"Losing you is going to be really hard, but you need to stop suffering." Jessica wrote. "And don't feel bad that you're going to be leaving us, OK? I love you so much, Daddy. I will miss you so much. You will always live on in spirit. Goodbye, Daddy.
Your daughter forever with love, Jessica."
And she drew five stick figures, with a caption, "We will always be a happy family."

He started to cry. "Oh Val, what am I going to do?"

But a half-minute later, it was as if, mercifully, he was somewhere well beyond the gravity of it all. He stopped crying and asked quizzically, "Val, where are we?"

Valerie Reitman
Los Angeles Times
June 14, 2004

"...then why did you do that?" he asked, as if I could answer it in a sentence.

"It's complicated," I replied. I swiped at an imaginary fly in the air to distract myself from gravity.


He's a doctor. He sees it all the time.

"Nothing's ever complicated, Joe," he said to me. "It's just hard."

So I wonder Dad and Grandma, and Nana, and Johnny, and Grandpa, and the one I never met, and Barnes and Dave and Mike and Sue and Rick and Tim and Donna and all of you whose eyes I looked into and drank and ate and laughed and had time together alone and it was just us talking and will never be again, I want to know--but I don't.

What's it like?

Michelle graduated High School, Dad. Did you see it? I was thinking, standing there, with my camera so proud, watching her pass me without trying to see me too hard the way I did, what are these the cycles life takes? What good comes from it? Why do we want things and why are we so angry when they don't come?

I was her, then. I was me watching you, and you were me watching your father, and he his. How far does it go? What is this strange wheel, Dad? Do you know now? Have the answers come and you're taking a break?

Was it what it should have been? Is there a should have been?

I remember when you looked up at the ceiling in that bedroom and you were talking to people I couldn't see.

"It's right up there," you said, not one thing sad in you, like I could see it too and I would be happy I did.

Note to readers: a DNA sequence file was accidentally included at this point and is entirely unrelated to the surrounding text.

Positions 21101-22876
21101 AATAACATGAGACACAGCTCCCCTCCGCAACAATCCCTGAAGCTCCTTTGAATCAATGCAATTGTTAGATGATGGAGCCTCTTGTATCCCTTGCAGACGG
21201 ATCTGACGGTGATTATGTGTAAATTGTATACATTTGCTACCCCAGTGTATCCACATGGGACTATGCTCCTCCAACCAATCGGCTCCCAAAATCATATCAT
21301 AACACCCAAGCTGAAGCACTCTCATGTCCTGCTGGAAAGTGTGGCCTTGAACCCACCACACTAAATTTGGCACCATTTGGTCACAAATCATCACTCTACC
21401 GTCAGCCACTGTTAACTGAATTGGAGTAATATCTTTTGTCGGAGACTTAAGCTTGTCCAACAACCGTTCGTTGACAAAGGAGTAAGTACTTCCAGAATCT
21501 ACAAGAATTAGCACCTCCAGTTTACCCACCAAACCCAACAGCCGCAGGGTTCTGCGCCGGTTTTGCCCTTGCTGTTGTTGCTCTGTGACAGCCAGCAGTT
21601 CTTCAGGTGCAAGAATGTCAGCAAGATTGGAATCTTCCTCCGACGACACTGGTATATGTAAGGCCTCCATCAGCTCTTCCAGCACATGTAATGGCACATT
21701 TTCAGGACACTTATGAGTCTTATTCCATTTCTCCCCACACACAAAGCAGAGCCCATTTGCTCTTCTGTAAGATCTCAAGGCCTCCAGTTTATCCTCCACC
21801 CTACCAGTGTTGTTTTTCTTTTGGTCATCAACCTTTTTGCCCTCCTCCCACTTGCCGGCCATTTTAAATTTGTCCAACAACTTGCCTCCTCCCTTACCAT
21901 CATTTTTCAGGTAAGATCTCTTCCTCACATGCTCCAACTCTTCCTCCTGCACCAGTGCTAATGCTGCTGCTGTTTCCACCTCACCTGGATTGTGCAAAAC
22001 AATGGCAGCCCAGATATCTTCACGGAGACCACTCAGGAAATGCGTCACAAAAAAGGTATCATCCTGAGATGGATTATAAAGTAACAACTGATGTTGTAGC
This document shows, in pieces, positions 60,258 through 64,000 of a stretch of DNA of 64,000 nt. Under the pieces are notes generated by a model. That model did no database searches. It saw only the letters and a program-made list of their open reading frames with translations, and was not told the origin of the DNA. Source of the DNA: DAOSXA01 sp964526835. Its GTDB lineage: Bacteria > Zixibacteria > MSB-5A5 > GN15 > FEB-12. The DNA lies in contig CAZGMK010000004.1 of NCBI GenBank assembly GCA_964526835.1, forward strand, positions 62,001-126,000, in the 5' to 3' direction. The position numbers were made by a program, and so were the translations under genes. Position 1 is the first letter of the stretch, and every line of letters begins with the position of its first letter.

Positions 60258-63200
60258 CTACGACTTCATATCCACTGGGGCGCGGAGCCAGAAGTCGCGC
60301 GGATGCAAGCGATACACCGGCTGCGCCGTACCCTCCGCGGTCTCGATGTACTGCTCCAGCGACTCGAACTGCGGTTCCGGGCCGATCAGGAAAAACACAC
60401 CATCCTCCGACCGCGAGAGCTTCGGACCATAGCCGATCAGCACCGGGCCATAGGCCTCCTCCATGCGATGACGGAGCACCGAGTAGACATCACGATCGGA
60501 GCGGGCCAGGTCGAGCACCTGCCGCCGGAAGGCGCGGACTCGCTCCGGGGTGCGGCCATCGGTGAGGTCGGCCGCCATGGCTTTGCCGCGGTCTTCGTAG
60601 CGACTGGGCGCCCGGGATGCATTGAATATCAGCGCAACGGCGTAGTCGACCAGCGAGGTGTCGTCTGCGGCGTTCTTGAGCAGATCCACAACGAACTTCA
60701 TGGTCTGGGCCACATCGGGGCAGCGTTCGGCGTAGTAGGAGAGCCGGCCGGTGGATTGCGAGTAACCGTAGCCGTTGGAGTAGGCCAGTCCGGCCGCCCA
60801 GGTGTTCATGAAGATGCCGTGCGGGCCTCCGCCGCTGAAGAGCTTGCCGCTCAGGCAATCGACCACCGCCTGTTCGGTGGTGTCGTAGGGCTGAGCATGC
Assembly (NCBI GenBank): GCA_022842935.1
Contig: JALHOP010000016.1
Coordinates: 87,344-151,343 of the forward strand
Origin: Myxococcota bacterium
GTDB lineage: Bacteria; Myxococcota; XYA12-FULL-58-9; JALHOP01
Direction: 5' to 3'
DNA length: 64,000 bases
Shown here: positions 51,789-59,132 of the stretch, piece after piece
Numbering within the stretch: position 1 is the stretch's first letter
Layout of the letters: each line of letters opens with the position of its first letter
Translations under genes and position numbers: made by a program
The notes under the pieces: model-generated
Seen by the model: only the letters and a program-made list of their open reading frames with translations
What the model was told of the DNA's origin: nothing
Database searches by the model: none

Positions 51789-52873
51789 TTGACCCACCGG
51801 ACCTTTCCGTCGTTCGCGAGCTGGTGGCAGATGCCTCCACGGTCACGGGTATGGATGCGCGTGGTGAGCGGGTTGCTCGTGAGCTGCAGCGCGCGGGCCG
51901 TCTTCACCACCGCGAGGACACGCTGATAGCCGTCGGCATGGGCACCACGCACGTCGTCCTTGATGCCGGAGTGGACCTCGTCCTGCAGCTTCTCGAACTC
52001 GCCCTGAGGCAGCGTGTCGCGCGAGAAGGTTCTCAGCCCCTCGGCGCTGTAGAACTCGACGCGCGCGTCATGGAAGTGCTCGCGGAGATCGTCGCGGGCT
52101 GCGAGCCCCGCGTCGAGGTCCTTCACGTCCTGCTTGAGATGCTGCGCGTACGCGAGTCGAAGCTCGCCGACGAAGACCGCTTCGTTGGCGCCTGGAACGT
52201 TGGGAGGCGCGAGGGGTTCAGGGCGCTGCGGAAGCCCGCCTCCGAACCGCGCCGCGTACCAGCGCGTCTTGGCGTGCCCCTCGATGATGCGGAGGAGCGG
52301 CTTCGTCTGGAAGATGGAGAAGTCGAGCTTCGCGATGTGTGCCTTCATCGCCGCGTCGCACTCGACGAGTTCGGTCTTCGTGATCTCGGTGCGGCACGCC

The guilt that lives inside me is that I have spent so much time dwelling on the dying part of life that I have missed living at all. That I have never cast off the existentialism I embraced as a passionate young man with an incomplete history. That I allowed myself to become a victim. That I have not loved those around me with the full intensity of my being. That I have not been what I should have. That the answers I sought from the perpetual zero of space blinded me to the fact that everything was ridiculously simple. There was nothing at all complicated about this life.

Not one thing.

Why didn't you tell me?

Maybe you did.

I don't want to miss it.

One good thing about me is I play piano. I'm not super good, but I'm ok. If you wanted me to play you a song I could. Usually, I play them for myself, and my piano playing makes me happy. It's music I want to hear, a lot of the time.

If I put my mind to it, I can write a poem.

I can fix lots of different types of electronic things.

If things get rotten and you're feeling bad, it could be good to have me around.

I forget a lot of things, but I don't usually forget my friends.

One good thing about me, if you needed someone to tell a joke every now and then, I could do it.

I get very upset with myself, but I try to keep that to a minimum.

I still haven't figured out most of life, but I'm reasonably happy asking the questions.

I do think about trying to be the kind of person I would like to have around.

I think that's a good thing.

I had to write my girl a card for her graduation, and I was thinking that with everything I write, I should make it something good. Something she would remember.

So I had this red piece of paper in my briefcase for weeks, because I knew I had to write something good, but I couldn't. There was work and this trust I have to be the executor for. And people are generally mad at me because, it seems most of the time, they have to be mad at someone and I don't fight back as much as other people.

What was true to me, then, was that if I was going to write something important for her, that she would remember and maybe keep around in her heart so she'd say when she was thirty, "Dad, remember what you said to me?" that I'd have to think it was something coming from a guy who was ok being who he was.

I am so trying that.